“I’ve asked them to send me (campaign contribution records) back to 2002, because Troy King was appointed Attorney General in 2004,” Giddens said. “Anything within two years prior to that, he had statute to prosecute. He hasn’t prosecuted anybody for this, not to my knowledge.”

A motion of denial from the Attorney General stated that three elements must be proved for selective prosecution: “selectivity in enforcement, selectivity that is intentional and selectivity based upon some invidious or unjustifiable standard such as race, religion or other arbitrary classification.”

The late filings by other officials ran from one or two days late to more than a month after the deadline. Giddens said whether the form was turned in one day or several months late was immaterial because, according to King, it was a “strict liability statute.”

“The Attorney General’s position is that it doesn’t matter, the stakes don’t matter, you’re guilty,” Giddens said. “You didn’t file it on time, so you’re guilty. It is strict liability, which I think is wrong, and we’re contesting that as well.”

The second count on the indictment dealt specifically with a $100,000 contribution reported from a Huntsville-based political action committee called The Real Democrat.

Smithwick had claimed a $100,000 contribution from another Huntsville-based group, called the Tennessee Valley PAC.

Giddens said he spoke to Steve Raby and Jyles Machem of Tennessee Valley PAC and The Real Democrat PAC, respectively, about the reported contribution.

“There was a snafu with the political action committees,” Giddens said. “They have since filed some amended reports and I still don’t think they understand what happened, based on the people I talked to from the committees.”

Raby and Machem had both previously said there was not a second donation made to Smithwick’s campaign. An amended 2008 annual report from The Real Democrat, received Oct. 19, did not report any contribution to Smithwick.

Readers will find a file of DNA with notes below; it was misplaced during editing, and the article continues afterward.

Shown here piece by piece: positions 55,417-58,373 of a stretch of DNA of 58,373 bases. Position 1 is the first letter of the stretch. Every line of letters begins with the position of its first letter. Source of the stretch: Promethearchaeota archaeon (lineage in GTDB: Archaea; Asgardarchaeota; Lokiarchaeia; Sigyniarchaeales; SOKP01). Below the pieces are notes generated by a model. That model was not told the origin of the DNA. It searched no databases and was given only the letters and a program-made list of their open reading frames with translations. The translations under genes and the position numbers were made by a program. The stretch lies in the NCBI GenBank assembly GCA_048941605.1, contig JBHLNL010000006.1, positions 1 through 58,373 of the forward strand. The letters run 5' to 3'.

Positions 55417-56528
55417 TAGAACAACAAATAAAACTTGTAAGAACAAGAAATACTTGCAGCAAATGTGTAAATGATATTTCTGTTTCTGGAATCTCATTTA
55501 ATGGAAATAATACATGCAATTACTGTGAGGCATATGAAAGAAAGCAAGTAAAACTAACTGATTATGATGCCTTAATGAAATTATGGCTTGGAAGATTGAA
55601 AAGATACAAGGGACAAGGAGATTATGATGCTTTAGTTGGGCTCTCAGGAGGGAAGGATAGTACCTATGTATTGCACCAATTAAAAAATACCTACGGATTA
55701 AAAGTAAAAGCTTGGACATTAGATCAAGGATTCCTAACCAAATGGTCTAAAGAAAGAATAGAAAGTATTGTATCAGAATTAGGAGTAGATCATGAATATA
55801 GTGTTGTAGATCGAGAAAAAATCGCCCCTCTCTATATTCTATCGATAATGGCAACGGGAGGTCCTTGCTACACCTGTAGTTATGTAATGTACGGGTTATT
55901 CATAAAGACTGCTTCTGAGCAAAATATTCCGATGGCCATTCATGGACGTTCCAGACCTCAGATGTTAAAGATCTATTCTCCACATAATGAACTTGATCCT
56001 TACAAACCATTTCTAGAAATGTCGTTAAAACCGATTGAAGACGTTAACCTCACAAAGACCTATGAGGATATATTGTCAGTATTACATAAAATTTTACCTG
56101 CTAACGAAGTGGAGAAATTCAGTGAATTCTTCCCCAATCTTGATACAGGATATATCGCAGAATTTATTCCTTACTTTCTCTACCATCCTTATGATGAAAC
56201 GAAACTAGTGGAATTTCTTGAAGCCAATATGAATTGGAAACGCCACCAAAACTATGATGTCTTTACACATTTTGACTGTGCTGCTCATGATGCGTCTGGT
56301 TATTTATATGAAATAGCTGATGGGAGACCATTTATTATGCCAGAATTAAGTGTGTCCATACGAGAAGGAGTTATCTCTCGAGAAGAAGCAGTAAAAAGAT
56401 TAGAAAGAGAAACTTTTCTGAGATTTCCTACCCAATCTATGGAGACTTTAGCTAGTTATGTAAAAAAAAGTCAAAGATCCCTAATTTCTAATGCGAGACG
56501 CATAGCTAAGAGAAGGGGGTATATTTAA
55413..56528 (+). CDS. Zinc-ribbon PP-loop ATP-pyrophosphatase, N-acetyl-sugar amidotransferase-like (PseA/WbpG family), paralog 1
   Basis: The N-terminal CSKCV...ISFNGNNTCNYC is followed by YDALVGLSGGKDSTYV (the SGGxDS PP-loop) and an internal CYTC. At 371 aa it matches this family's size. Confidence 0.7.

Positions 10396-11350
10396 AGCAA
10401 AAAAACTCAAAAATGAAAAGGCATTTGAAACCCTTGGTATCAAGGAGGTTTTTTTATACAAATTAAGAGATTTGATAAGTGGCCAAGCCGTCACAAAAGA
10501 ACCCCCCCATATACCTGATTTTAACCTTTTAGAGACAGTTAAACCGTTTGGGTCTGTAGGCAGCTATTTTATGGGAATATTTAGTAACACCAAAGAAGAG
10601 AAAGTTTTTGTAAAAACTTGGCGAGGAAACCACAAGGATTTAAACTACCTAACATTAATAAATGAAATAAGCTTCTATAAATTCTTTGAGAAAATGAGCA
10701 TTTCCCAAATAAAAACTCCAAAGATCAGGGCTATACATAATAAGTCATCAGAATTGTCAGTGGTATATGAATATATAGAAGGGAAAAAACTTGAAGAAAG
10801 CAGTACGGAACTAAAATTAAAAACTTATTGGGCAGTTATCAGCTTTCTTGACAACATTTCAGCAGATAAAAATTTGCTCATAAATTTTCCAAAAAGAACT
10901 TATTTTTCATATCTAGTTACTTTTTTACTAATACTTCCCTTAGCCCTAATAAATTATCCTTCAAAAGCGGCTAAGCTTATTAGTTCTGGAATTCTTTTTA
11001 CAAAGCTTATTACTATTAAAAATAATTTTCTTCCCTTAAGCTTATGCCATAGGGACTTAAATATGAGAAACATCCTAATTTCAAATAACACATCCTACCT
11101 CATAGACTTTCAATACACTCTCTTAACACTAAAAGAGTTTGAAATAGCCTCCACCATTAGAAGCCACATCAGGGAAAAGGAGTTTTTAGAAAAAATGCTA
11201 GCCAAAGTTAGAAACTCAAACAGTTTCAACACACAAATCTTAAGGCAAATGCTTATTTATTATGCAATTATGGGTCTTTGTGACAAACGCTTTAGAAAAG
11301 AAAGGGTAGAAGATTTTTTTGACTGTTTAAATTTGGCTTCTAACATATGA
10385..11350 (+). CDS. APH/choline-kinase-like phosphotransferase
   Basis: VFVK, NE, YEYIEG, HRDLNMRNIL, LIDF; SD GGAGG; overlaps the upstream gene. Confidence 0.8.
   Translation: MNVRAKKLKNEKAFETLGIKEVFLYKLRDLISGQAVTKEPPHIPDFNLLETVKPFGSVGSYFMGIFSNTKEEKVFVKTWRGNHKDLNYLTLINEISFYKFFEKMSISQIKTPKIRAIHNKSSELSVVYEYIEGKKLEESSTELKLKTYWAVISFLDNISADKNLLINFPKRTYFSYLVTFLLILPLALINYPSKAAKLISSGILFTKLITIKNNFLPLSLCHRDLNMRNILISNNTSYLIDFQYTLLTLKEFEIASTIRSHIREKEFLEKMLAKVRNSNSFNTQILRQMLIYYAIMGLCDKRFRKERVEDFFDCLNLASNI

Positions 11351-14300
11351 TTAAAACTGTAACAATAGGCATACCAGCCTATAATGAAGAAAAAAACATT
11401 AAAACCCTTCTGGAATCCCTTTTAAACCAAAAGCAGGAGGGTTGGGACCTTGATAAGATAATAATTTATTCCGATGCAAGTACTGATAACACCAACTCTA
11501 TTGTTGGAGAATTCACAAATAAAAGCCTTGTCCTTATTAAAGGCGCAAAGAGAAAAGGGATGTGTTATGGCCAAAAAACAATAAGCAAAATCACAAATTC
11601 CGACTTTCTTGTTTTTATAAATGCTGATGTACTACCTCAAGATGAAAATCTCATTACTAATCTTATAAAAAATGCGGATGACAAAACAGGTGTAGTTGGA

Smithwick said he would allow his attorney to speak for him on the matters. But he had previously spoken about the donation in question and the indictment.

“The $100,000 was a clerical error,” Smithwick said. “As far as I know, I’m the first one to be prosecuting for not filling out the papers on time.”

A complaint against Smithwick was made by state school board member Betty Peters. Peters asked King to look into it at a meeting in Houston County in August, as reported in The Dothan Eagle.

“(King) said, according to the Dothan Eagle, he would,” Giddens said. “He then, within 60 days or thereabout, impanels a grand jury. By January, Mr. Smithwick gets indicted for failing to file an annual report on time and for improperly reporting campaign contributions.”

Smithwick previously said his mistake in filing late was because he was not familiar with running for state office. He said he had spoken with someone from the Attorney General’s office about the matter in November.

“He had the bank statements, the receipts and disbursements, the contributions and they were all tallied up,” he said after he was charged. “The only thing, the law says you have got to file by the end of the year that the election was. I forgot about, didn’t realize it. I filed the 10-day report, the 45-day report, the other report and then [missed] the final one.”